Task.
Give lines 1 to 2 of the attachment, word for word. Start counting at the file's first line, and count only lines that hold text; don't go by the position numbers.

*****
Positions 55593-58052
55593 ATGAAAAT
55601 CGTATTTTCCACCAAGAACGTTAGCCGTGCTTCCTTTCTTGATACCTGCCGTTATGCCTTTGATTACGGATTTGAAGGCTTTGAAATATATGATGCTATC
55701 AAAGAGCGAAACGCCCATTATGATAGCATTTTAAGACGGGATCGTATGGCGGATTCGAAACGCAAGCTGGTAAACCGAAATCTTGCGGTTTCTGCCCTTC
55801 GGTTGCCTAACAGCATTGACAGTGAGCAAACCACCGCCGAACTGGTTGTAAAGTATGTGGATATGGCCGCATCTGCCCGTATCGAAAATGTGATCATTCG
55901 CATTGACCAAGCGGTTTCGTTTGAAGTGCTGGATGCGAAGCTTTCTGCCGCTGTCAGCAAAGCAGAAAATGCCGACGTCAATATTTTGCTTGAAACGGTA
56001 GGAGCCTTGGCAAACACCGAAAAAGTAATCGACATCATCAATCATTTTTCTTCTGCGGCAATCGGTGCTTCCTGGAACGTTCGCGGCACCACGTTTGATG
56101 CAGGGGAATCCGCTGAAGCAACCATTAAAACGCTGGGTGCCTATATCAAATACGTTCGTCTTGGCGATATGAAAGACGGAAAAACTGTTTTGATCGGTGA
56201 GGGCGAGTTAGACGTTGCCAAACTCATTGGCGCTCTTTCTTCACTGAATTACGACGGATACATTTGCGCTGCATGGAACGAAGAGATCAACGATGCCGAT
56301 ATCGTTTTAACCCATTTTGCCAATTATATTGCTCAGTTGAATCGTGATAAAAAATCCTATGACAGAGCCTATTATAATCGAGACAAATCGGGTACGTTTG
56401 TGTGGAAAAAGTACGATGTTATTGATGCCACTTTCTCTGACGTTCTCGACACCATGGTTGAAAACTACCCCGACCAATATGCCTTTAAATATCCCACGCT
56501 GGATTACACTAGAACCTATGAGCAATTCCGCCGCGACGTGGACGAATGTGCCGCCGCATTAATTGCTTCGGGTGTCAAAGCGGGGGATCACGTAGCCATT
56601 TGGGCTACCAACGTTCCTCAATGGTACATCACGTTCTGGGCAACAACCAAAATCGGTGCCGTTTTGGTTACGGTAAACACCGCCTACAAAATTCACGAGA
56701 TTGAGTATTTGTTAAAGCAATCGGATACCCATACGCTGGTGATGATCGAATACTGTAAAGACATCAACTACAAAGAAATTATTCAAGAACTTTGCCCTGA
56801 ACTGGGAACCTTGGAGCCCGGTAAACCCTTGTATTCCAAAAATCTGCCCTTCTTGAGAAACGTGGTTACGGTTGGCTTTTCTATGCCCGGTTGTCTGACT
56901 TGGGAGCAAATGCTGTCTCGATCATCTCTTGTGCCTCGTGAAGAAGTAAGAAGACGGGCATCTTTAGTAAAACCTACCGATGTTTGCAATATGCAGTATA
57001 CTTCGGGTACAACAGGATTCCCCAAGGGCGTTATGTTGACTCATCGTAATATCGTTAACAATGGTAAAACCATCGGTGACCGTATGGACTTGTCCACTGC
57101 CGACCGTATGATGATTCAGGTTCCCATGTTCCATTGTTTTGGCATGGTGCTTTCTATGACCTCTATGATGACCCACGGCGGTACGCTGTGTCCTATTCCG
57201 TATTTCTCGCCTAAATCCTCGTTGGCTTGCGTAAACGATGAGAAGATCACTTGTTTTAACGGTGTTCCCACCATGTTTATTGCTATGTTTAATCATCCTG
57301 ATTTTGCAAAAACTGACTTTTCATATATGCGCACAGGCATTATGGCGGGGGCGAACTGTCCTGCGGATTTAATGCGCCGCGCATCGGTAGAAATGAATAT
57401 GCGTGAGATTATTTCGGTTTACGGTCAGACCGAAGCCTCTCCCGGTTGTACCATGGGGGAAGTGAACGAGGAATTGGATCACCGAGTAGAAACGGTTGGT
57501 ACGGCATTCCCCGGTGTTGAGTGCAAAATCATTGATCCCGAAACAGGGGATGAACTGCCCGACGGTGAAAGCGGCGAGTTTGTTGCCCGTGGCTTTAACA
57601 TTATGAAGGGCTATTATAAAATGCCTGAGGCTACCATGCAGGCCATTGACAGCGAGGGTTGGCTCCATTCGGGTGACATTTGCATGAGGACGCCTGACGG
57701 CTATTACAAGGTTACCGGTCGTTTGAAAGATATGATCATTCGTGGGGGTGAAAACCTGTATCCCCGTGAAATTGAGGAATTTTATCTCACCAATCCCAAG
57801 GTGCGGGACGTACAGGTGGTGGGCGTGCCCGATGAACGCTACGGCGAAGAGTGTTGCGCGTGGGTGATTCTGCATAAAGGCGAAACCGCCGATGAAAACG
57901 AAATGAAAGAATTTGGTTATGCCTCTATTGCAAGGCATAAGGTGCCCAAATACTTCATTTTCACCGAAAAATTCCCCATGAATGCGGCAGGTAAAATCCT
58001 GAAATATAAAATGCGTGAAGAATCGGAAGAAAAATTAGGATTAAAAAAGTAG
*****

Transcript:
Positions 55593-58052
55593 ATGAAAAT